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Lethbridge Herald Newspaper Archives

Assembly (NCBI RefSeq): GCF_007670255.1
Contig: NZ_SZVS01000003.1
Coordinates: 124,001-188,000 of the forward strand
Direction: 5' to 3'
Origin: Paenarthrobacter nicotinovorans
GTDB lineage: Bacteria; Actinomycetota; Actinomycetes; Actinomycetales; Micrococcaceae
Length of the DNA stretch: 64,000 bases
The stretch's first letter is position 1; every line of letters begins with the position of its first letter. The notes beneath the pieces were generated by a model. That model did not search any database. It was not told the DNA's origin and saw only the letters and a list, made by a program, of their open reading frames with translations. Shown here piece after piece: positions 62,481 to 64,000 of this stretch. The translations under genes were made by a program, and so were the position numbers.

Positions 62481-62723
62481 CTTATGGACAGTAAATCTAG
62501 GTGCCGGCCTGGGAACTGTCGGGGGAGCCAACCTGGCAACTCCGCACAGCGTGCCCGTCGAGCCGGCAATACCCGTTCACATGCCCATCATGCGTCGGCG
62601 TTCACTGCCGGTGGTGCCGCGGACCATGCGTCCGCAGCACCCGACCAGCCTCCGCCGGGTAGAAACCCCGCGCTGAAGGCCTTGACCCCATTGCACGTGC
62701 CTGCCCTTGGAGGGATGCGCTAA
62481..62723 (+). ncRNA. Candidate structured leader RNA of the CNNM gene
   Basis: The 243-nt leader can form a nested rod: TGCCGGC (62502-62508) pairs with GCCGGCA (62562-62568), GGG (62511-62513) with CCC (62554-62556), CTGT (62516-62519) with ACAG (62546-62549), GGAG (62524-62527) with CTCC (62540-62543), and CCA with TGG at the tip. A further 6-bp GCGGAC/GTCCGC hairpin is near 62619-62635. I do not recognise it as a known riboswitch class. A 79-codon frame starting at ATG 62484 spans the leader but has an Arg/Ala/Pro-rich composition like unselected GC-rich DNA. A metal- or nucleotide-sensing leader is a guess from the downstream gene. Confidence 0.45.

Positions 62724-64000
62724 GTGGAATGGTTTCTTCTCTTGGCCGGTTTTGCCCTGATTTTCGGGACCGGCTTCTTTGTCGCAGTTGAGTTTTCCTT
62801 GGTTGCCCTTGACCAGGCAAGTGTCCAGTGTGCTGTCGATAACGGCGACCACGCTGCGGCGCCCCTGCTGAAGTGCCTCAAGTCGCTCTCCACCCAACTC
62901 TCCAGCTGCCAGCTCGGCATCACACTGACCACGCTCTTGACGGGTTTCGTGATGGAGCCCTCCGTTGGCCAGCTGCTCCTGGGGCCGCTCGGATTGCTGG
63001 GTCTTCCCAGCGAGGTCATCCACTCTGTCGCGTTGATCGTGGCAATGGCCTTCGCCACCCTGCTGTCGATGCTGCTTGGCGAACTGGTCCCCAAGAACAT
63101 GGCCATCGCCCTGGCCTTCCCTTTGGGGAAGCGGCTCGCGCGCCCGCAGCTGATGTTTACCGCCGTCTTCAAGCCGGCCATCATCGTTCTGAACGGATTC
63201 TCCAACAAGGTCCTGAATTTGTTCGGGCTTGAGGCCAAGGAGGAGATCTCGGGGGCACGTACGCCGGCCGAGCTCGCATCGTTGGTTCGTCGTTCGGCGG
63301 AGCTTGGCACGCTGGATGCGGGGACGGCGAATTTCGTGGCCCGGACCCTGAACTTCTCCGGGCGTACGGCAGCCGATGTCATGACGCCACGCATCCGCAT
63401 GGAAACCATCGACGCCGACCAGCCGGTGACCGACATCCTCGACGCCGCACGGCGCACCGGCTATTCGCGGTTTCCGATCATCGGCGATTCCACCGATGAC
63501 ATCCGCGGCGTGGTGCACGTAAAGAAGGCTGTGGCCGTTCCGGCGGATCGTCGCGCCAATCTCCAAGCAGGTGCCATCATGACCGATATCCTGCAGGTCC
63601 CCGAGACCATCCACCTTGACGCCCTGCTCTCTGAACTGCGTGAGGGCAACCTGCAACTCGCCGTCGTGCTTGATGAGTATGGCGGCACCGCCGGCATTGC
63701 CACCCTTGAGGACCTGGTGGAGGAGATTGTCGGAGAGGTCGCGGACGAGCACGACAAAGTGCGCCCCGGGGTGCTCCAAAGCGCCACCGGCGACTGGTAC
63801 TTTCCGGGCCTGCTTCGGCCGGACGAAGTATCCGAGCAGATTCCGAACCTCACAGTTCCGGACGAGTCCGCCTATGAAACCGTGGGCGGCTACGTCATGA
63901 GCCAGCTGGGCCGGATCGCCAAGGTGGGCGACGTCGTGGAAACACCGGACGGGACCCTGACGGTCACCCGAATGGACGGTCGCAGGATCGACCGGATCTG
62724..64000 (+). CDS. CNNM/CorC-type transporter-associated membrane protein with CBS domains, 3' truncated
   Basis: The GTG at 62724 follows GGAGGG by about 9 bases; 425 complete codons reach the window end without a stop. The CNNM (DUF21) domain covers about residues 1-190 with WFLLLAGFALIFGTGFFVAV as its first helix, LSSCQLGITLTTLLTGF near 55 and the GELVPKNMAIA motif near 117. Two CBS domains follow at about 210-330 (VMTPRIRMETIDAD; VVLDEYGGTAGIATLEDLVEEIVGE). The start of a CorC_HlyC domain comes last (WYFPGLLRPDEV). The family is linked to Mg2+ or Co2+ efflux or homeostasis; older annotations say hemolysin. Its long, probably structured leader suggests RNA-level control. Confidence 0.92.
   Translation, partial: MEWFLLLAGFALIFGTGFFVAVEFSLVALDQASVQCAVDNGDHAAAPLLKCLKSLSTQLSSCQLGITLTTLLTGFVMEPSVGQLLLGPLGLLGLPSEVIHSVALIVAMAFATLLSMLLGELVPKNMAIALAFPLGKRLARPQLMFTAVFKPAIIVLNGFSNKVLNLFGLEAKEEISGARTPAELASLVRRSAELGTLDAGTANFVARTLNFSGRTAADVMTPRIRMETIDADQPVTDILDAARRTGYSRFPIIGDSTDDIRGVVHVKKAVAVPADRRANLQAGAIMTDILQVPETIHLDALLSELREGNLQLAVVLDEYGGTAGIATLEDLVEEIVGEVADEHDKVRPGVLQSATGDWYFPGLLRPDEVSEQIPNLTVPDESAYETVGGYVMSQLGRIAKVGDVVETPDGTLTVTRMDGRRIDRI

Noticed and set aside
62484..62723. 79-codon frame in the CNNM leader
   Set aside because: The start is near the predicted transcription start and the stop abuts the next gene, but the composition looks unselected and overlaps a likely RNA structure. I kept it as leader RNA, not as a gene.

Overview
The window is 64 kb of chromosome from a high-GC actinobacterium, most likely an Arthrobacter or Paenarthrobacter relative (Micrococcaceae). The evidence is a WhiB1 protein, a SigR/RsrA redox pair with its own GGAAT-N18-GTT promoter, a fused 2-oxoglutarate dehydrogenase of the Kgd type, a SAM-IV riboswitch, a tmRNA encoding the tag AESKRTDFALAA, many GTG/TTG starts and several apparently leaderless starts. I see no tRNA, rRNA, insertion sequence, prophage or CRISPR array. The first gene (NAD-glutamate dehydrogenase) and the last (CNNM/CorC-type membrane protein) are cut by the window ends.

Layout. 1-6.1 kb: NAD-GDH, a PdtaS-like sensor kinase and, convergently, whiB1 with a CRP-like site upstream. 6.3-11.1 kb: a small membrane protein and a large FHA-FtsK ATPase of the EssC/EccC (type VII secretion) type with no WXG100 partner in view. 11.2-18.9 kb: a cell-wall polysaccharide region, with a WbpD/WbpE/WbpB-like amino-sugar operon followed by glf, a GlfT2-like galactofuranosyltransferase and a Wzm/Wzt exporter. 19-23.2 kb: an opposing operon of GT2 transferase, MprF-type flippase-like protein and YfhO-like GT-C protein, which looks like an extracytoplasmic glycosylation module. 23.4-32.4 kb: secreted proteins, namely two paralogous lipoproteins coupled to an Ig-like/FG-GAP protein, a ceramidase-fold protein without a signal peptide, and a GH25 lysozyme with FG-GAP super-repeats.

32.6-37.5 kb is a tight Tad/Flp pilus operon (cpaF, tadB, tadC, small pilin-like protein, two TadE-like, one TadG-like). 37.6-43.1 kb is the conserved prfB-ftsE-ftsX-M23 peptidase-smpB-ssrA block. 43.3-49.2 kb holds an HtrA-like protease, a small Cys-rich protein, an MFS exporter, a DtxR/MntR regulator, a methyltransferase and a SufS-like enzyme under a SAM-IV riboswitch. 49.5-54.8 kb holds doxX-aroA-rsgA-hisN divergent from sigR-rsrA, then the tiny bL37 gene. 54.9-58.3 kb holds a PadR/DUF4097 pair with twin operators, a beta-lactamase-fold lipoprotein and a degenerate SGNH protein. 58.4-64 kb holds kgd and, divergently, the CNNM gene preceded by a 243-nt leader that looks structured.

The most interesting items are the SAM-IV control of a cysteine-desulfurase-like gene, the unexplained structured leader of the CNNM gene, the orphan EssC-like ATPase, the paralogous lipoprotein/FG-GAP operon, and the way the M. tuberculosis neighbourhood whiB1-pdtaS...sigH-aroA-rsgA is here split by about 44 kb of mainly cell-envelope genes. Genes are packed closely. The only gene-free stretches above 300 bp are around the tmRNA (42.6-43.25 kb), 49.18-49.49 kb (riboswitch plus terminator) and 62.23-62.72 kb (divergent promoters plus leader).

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Lethbridge Herald, The (Newspaper) - June 21, 1972, Lethbridge, Alberta The Lcthbridge Herald Fourth Section Lethbridge, Alberta, Wednesday, June 21, 1972 PAGES 39-46 few people walk the middle ground Ulster violence marks evident By KODNEY PINDElt BELFAST (AP) Few people walk the middle ground in Northern Ireland. Three years of violence in a community of million peo- ple have left their mark. Bomb blasts or bursts of gunfire have driven many into rigid stands. Some have seen relatives killed or crippled. All confront daily the sight of soldiers pa- trolling their slreets. But surely, the visitor may think, not everyone is an ex- tremist, not everyone is com- mitted there must be a "si- lent majority" or minority, with the single thought of peace. The sight of quiet resi- dential neighborhoods untouch- ed by violence, contrasting sharply with the bombed and burned houses and buildings of much of Belfast, makes one think that here must be peo- ple who have avoided violence and must fear its spread. Within the untouched areas and villages, often mixed communities of Roman Catho- lic and Prolcslanl, there arc in fact people who say they are moderates opposed to violence. Yet most have strong views. ONLY OFFICE WRECKED Lindsay Smyth, a Protestant, lives in a comfortable suburb of Belfast a few hundred yards from Newlonards Road, scene of rioting. His street, Bclmont Church Road, is unscathed, and Catholic friends live across the way. Smyth's main brush with violence came when the Belfast office of the en- gineering firm he manages was wrecked by a bomb. Smyth considres himself part of the anit-exlrcmist si- lent majority, but his outlok reflects the Protestant view. The Smyths are determined, he says, to see that Northern Ire- land remains British. Smyth is concerned that the Irish Republican Army might force Northern Ireland, where Protestants outnumber Catho- lics, into union with the Irish Republic, dominantly Catho- lic. He is angered that British peace overtures to the Catho- lics mean that soldiers will not invade IRA strongholds like "Free Dcrry" in London- derry. "Until the British govern- ment is prtpared to put down this armed rebellion in its own territory there can be no peace." Patricia Holland, 35, a teach- er who is Catholic, lives with her four children in the district of Ballyhackmore, two streets away from the Smyths. She is encouraged by Catholic revul- sion at the methods of the IRA gunmen and by London's tak- ing over of direct rule of North- ern from its Protestant-domin- ated provincial government. Mrs. Holland is the only Catholic on ber street, but "there never has been any trouble.11 She visits her mother in a more militantly-Protestant area "and we just keep quiet and don't bother anybody." Rev. Patrick Mulvie runs St, Patrick's Church in a relative- ly unscarred area of London- derry. Parishoners after Sun- day masses were trickling up to his door to sign a peace pe- tition partly organized by the church. Father Mulvie said 500 of the eligible in his parish had signed. "The church stands In tha he says gently. "The church docs not believe in bombing or shooting." Boat safety emphasized OTTAWA (CP) Despite laws requiring provision of a government-approved life jacket for every passenger, the public continues to ignore boating safety regulations designed to protect them, says the Canadian Safety Council. It is trying to get their message across during Sate Boating Week July 1 to 7. Drownings involving boats in 1970 totalled nearly 3M. Figures indicate more than 80 per cent of the victims were not wearing life jackets. The council campaign is stressing common sense in boat- ing practices and a check of all safety rules. This is the most effective means of preventing rec- reation tragedies." The life jacket law Is largely ignored, the council says, be- cause of minor inconvenience or expense and difficulty in enforc- ing regulations in remote areas. The council urges "voluntary compliance" with the law. Principal cause of tragic boat- ing accidents is said to be care- lessness on the part of opera- tors. Boaters should take care not to overload, should learn the rules and proper safety prac- tices and use equipment safely. TO THE RESCUE When Dennis Smith of Darlmoufh, climbed to his roof to re- pair a chimney, iwo-year-old Choco the dog tagged along. When the time came to come down, Choco balked. He apparently wanted to descend in slyle--so the firemen came and Choco saunlered down. Growers' dilemma: How to market rapeseed at best possible price By JIM NEAVES WINNIPEG (CP) With export prospects looking' ro- sier, Canada's rapeseed pro- ducers are faced with the problem of how to market their product at the best price. Sold on the open market, the product is subject to rapid price fluctuations. A decline early this year was believed a factor in farmers deciding to decrease planned acreages to 3.4 million from 5.5 million last year. Demand for rapeseed, known as the "Cinderella has grown substan- tially during the last five years and still is growing. A report on rapeseed mar- keting, commissioned in 1970 by Otto Lang, minister in charge of (he Canadian wheat board, was published about a year ago. It compared the advantages and disadvantages of the present open market selling system, a voluntary pooling system, the establishment of a marketing agency by the pro- ducers and pulling rapeseed under the control of the wheat board! CALL FOR REFERENDUM It made no specific recom- mendation on which method should be adopted, but there is a growing indication from prairie farm leaders that marketing should be either under the wheat board or han- dled by a producer controlled agency. The wheat board, which regulates the movement of rapeseed through its quota system, is not directly con- cerned with marketing. The prospect of having to take over rapeseed marketing does not excite board officials. Charles Gibbings, a board commissioner, says: "We're not soliciting the additonal responsibility." Before the board could ac- cept such a responsibility, he said, a referendum among producers is essential. Mr. Gibbings said Hie board would need time to get "toled up" and obtain per- Tightrope act nominal success ny VINCENT BUITS BUCHAREST (Renter) Ro- mania's Communist leadership appears convinced that it has won Moscow's full, if grudging, acceptance of this country's in- dividual role in both East bloc and world affairs. For more than seven years, these small, impoverished Com- munist slates of Romania and Hungary, have pursued their own course sometimes at odds with Moscow, sometimes in step with Moscow, sometimes just neu- tral. Occasionally the dizzy tight- rope act of Romanian diplo- macy, executed with personal aplomb by its parly and stale leader Nicolae Ceausescu, ap- peared to beckon disaster never came. its leaders have slowly worked to heal the breaches wjth other allies witliin the East European Communist community. SIGN TREATIES A long delayed friendship treaty with Hungary was sign- ed recently, and now the most prickly allies of alt the East Germans have come to Bucharest to sign their first 20-year treaty with Romania after years of estrangement. Romania touched off the era of coolness in IKX by estab- lishing diplomatic relations with West Germany without warning East Berlin or seek- ing Moscow's approval. Bucharest's policy of retain- ing friendly ties and develop- ing relations with China, des- pite the great Moscow Peking quarrel, has become an es- tablished pillar of its program within the Communist world. And although Romania con- demns large-scale manoeuvres by Communist troops on its territory or any manoeuvres anywhere its role inside the East bloc's Warsaw Pact alii ance has been established as kind of paying but non-active member. SUPPORTED CZECHS Perhaps the Romanian lead cr came closest to the prcci nioe in August, 1068, when ne courageously stood outside the Bucharest Communist party headquarters and told a throng of cheering Romanians that he condemned the Sovicty-lcd in vasion of Czechoslovakia. Only a few days before Ceausescu had signed a trea ty of friendship with the re- formist Prague leader Alcxan der Dubcck and vowed to giv Dubcek and his program o "socialism with a human face' full Romanian backing. The fiery speech which Ceau- sescu made at that tense mo- ment in his country's history has been discreetly edited out of official volumes of his pol- icy with oilier less-than-friendly references to the Soviet Union. jonnel to market rapeseed effectively. Both, ftlanitoba. and Sas- katchewan agriculture minis- ters support wheat board in- volvement, but in Alberta offi- cials are not enthusiastic about the prospect. John Channon, chairman of the newly-appointed Alberta grain commission, said his group still is studying the mailer but "Ihe commission- feeling is that marketing should not be under the wheat board." Jack Messer, Saskatchewan agriculture minister, says put- ting rapeseed under the wheat board would provide farmers with an announced initial price prior to seeding and re- move fluctuations "which are most disappointing to the ma- jority of farmers." "Their rapeseed plantings are small in comparison with the total farm operation, but they rely on it as a cash crop and as an injection into the earning power which should provide some assistance to the viability of the operation." Sam Uskiw, Maniloba agri- cuilure minister, said he has always supported marketing under the wheat board but placing Ihe responsibility there would require "some in- dication of public support." "I would hope the federal government would establish a referendum on the question." BACKED RY NFU The Rapeseed Association of Canada, at its annual meet- ing in vSaskaloon, acknowl- edged the marketing report but took no action on it. Ken Edie of Dugald, Man., an association director, told Ihe meeting 'blind adherence to any one system will not serve the farmers' needs." Kenneth Naber of Melfort, Sask., past president of the Rapeseed Association of Sas- katchewan, said the 'appre- hensions some farmers feel toward Ihe present" pen markcl situation cannot be'ig- nored. He challenged the national association to come up with a marketing policy that would be satisfactory to all in the in- dustry. "If you refuse or fail to act, I shudder to think of the con- sequences." Stuart Thiesson of Saska- toon, secretary-treasurer of the National Farmers Union, says the union supports Ihe wheat board concept "The price fluctuations in rapeseed are prevalent in the open market system and do not provide any form of equal- ity I o growers." He said the present system places growers in the position of gambling on the market place with "one hand tied be- hind their backs." Carnation Evaporated Skim Milk 23 CALORIES PER FL. OZ.- LOW IN COST, TOO! Try new Carnation Evaporated Skim Milk! It makes meals tasty and tempt- ing, jyet has less than 1% butterfat. Makes coffee taste creamy with less than 5 calories per teaspoon. Carnation Evaporated Skim Milk has added Vitamins A, C and D and is low in cost. New Carnation Evaporated Skim nutritious, economical! EVAPORATED Caniilioii Evaporated ON 4 CANS OF CARNATION EVAPORATED SKIM MILK To Dealer: This coupon will be redeemed for plur 2i handling provided it h.is been used for purchase of 4 one-pound (ins of Carniiuon Evaporated Skim Nfilk. Invoice provingpurch aw: of 511 fficicRtCamal ion Evaporated Skim Milk (o cover coupons pre- sented for redemption must be shown upon re- quest. Offer void where laxed, prohibited or otherwise restricted bylaw. This coupon ji issued b'j Carnation Company Lid. reserve Ihe right 10 Kfuse io honour re- demption through oulsideagencies.broVers, etc. For redemption, mail )o: Herbert A. Wads Ltd., Box 2140, Toronto, Ontario. Enter opposite No. 33 on coupon debit slip. Offer expires Dec. 31, I97i. iSSff.Stf TaVe Ihiicoupon logout store, LTmtl one coupon pec4 Un parelute, CESM-3if.LH ;